Mysteries of the developing immune system have been revealed in a study of fetal dendritic cells
The fetal immune system is fully developed and functional from as early as 16 weeks gestation, but has a mechanism to keep it suppressed until after birth, according to an A*STAR-led study. Their findings could shed light on the immunological mechanisms underlying fetal-maternal health problems such as pre-eclampsia.
"People thought that the fetal immune system was defective because it was not mature, but we've discovered that it's highly dynamic, highly functional, and in fact represents another specialization," says Florent Ginhoux, from the Singapore Immunology Network at A*STAR, who co-led the study with Jerry Kok Yen Chan from the KK Women's and Children's Hospital, Singapore.
Ginhoux and co-authors analyzed fetal tissues—donated under strict ethical guidelines—for dendritic cells, which are immune cells that sample the environment for potential threats and pass that information to the T cells and B cells to ward off those threats.
The researchers discovered that not only do dendritic cells exist as early as 12 weeks gestation, but, when stimulated by molecules that interact with the toll-like receptors found on the surface of the cells, mimicking the interaction with a bacterial or viral attack, they behave almost exactly the same as adult cells.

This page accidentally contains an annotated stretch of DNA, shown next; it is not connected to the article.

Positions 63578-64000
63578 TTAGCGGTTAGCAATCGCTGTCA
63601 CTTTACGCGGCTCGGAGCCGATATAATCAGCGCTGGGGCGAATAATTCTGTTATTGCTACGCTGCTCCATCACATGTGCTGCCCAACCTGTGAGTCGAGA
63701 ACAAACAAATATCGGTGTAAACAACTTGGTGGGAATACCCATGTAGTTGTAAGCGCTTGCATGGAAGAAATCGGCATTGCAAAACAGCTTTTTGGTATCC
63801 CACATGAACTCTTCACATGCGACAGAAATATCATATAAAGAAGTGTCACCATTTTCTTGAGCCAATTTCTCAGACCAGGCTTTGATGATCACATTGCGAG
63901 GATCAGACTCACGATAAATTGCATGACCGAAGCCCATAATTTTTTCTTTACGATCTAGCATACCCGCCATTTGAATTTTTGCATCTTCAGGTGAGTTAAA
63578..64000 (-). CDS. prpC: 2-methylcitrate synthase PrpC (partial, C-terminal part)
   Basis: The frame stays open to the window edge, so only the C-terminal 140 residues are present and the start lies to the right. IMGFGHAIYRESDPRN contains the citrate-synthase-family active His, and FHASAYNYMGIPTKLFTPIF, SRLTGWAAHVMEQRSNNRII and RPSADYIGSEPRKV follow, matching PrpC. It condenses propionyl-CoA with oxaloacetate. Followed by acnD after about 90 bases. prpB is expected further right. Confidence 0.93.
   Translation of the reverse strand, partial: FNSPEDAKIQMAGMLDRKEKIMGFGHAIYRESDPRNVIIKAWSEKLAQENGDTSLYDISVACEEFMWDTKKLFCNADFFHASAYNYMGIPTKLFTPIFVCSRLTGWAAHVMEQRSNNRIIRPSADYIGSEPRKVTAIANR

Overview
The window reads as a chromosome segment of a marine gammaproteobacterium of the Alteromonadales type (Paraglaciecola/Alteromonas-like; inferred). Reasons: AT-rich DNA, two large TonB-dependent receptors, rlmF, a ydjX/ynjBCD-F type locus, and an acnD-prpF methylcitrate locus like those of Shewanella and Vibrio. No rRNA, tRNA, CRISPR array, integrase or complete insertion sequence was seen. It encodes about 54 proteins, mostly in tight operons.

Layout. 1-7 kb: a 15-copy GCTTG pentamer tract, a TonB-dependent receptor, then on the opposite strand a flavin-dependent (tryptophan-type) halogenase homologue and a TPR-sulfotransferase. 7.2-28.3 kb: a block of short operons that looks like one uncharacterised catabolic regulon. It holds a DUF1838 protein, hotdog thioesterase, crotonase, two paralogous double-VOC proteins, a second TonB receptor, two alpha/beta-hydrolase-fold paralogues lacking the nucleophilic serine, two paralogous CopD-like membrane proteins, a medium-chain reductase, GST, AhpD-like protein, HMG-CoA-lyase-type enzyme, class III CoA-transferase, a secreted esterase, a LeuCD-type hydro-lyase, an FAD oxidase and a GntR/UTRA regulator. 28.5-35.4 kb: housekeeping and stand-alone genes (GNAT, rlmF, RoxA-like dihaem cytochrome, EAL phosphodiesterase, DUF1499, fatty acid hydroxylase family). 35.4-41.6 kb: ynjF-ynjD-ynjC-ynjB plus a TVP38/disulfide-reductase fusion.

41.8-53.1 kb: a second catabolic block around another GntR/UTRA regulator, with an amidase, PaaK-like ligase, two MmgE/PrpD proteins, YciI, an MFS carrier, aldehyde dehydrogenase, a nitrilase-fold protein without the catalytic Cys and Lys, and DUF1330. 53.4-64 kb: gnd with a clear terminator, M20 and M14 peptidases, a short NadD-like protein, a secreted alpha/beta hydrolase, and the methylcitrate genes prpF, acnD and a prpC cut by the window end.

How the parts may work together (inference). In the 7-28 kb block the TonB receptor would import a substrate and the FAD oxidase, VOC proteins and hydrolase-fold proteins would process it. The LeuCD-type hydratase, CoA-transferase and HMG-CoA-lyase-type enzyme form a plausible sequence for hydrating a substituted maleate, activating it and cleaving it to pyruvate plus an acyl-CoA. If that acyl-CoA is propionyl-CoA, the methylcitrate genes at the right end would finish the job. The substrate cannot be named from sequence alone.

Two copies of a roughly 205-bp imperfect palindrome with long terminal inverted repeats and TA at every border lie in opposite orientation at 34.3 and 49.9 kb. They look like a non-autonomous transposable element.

"We found that the cells in the tissue were able to migrate to the lymph nodes very early, which means they were able to talk to T cells, so everything looks similar to what we find in adults," Ginhoux says.
But this posed further questions: if a fetal immune system responded to threats in exactly the same way as an adult immune system, the resulting inflammation could theoretically cause harm to the developing fetus.
The research team compared genes from fetal and adult dendritic cells, and found one very significant difference; fetal dendritic cells over-express an enzyme called arginase-2, which is known to block the T cell secretion of a key inflammatory signaling molecule called TNF-alpha during inflammation.
They tested this by co-culturing adult and fetal dendritic cells with T cells, and showed that only the adult dendritic cells triggered production of large amounts of TNF-alpha from the T cells, while fetal dendritic cells inhibited it through release of arginase-2.
The results could help our understanding of pregnancy conditions such as pre-eclampsia and gestational diabetes, which Ginhoux suggests could be the result of a disruption in this careful balance of immune activation and tolerance in the fetus.